To answer the OP, atheists should celebrate whatever they feel like. They don't have rules like that. I would also advise them to be as tolerant as possible of others forcing religious stuff onto them, since it's better for their blood pressure that way.

  7. I am not completely satisfied by the answers, but I thanks for the effort people did to answer.

    Noting new all answer by the book, but it forced me to think more deeply about space expansion and photon travelling throught that space.

    Let follow a photon emitted in a faraway galaxy.

    In that galaxy space is not expanding, so it is not redshifted before he leave the galaxies cluster and enter the great inter cluster void.

    There, space is expanding so the photon is also expanding. On it's way space expand and so does the photon until it approach our local cluster.

    In our local cluster space didn't expand so the space here is contracted compared to the inter cluster space. So why doesn't the photon also recontract ?

    I read many thing on the subject, and I accepted the cosmoloogical redshift without questioning. Now that I try to go deeper I have many question with no answer.

    You can give numbers or equations, but what I need is comprehension.


    I'm pretty sure space expands everywhere, actually. It's just that gravity holds structures together anyway.


    But in any case, if it were true that there was expansion only between structures, the photon still wouldn't contract unless the space it was traveling through was contracting. If it was just not expanding, then nothing would happen.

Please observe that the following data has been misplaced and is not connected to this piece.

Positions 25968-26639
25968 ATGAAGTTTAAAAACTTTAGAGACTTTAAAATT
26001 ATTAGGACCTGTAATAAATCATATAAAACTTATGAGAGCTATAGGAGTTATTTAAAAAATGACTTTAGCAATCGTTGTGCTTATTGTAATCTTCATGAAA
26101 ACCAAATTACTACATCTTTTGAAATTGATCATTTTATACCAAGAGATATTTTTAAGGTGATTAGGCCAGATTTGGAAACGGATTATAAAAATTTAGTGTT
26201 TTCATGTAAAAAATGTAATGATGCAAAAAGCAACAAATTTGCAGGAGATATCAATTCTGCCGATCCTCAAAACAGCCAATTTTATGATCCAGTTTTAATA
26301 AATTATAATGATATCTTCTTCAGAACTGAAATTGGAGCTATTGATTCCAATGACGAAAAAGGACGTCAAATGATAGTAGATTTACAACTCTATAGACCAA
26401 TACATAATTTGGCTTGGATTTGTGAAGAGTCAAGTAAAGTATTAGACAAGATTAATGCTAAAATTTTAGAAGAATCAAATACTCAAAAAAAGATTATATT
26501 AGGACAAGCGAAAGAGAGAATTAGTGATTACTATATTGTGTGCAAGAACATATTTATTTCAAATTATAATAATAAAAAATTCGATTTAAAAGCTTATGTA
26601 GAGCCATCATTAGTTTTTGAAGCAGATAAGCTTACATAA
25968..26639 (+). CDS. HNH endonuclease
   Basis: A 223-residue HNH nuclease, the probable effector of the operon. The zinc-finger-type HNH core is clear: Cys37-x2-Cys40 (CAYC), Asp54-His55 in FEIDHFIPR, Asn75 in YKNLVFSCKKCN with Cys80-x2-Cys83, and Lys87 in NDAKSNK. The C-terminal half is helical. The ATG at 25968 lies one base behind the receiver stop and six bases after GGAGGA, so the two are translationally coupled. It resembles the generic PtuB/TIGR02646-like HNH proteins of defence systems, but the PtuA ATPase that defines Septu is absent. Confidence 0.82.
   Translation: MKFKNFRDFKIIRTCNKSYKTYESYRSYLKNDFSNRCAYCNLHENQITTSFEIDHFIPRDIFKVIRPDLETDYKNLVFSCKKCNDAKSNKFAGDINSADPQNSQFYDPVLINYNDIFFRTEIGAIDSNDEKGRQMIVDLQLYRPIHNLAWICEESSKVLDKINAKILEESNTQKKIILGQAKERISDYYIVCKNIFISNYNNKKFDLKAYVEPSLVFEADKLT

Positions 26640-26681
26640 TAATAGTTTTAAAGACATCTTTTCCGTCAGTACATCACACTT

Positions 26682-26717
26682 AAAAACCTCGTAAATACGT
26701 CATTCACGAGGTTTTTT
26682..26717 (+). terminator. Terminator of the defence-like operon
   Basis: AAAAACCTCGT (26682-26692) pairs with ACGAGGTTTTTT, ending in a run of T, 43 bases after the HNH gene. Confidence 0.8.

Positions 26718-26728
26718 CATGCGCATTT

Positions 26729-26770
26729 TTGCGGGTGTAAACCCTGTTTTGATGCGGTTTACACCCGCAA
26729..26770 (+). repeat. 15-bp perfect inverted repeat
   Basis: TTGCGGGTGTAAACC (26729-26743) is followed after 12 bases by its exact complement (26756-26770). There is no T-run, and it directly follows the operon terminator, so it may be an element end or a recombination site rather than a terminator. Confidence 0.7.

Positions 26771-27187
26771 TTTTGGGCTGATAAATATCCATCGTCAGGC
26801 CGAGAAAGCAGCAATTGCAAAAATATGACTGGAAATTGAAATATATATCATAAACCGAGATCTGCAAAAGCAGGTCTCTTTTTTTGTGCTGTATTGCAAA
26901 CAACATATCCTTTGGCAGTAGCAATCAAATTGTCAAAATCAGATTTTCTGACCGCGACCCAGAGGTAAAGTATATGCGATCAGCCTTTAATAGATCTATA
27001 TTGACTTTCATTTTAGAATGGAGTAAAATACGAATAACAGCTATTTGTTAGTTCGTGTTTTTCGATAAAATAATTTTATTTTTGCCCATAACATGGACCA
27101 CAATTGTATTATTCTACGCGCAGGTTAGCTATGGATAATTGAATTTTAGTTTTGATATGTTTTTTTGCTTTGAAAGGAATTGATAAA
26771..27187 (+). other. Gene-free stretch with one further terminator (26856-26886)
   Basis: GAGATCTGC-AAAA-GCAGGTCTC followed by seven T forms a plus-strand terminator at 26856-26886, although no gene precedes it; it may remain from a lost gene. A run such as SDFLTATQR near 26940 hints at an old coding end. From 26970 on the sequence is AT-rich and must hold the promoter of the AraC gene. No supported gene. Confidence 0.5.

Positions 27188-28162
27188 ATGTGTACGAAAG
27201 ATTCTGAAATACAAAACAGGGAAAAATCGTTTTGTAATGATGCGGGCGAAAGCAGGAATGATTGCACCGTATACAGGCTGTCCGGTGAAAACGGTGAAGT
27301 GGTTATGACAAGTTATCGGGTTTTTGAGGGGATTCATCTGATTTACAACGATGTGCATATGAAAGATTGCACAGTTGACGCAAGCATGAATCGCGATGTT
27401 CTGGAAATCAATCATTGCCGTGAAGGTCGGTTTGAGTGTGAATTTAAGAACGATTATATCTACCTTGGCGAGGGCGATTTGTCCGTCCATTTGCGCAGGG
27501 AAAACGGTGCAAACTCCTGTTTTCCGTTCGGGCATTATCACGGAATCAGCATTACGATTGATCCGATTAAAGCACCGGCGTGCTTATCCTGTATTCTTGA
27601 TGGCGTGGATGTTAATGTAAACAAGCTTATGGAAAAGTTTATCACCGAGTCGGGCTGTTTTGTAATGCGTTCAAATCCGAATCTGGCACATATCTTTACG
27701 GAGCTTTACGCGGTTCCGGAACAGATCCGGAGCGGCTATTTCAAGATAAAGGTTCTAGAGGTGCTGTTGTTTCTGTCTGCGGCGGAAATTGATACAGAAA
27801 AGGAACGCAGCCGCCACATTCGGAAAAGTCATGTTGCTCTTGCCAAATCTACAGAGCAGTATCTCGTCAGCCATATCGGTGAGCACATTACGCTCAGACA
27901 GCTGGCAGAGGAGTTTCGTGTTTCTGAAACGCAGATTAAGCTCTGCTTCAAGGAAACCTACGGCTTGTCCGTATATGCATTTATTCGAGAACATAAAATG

8. The speed of sound is not invariant. The "doppler effect" with light have nothing to do with waves going faster than others and getting closer to each other eventually joigning together. Waves of light go at the same speed no matter the speed of the source, that's what I have been told.


    The speed of sound isn't dependent on the speed of the source, either. Only the medium it's traveling through. If you're only looking at one frame of reference (and you are), then the situation is the same.


    If you listen to a plane traveling at mach 0.5 away from you, then returning at the same speed, you'll hear it receding for 3 times as long as you hear it approaching.

  9. In mundane observations, airplane or letters examples, you are making addition of speeds, something not allowed here.



    But that hasn't made any difference. There are no Lorentz transformations in the OP, and a diagram of sending letters would look the same. "On day 75, you receive your friend's letter that he sent on day 50, telling you he was returning. All the letters he sends on the return journey you receive in the next 25 days."

  10. Where, exactly does political correctness come into play? And who, exactly, has lost any rights?


    Clearly it's politically incorrect in small town Texas to have a gay-straight alliance club. And as a result, the school administrators took away everyone's rights to have extracurricular clubs. I don't think that's what Jackson meant, though.

  11. The "paradox" that you have noted is the result of failing to discriminate between "what you see" and "what you get". WYSIWYG does not hold in relativity.


    It's not even necessary to invoke relativity here. Let the diagrams in the OP represent not spaceships sending light signals, but airplanes sending sound signals through the air. It looks the same, because it's not a relativity problem. It's a completely mundane observation about signals from a moving source, namely that by the time they arrive, the source is no longer in the same location as when they were sent. (Duh.)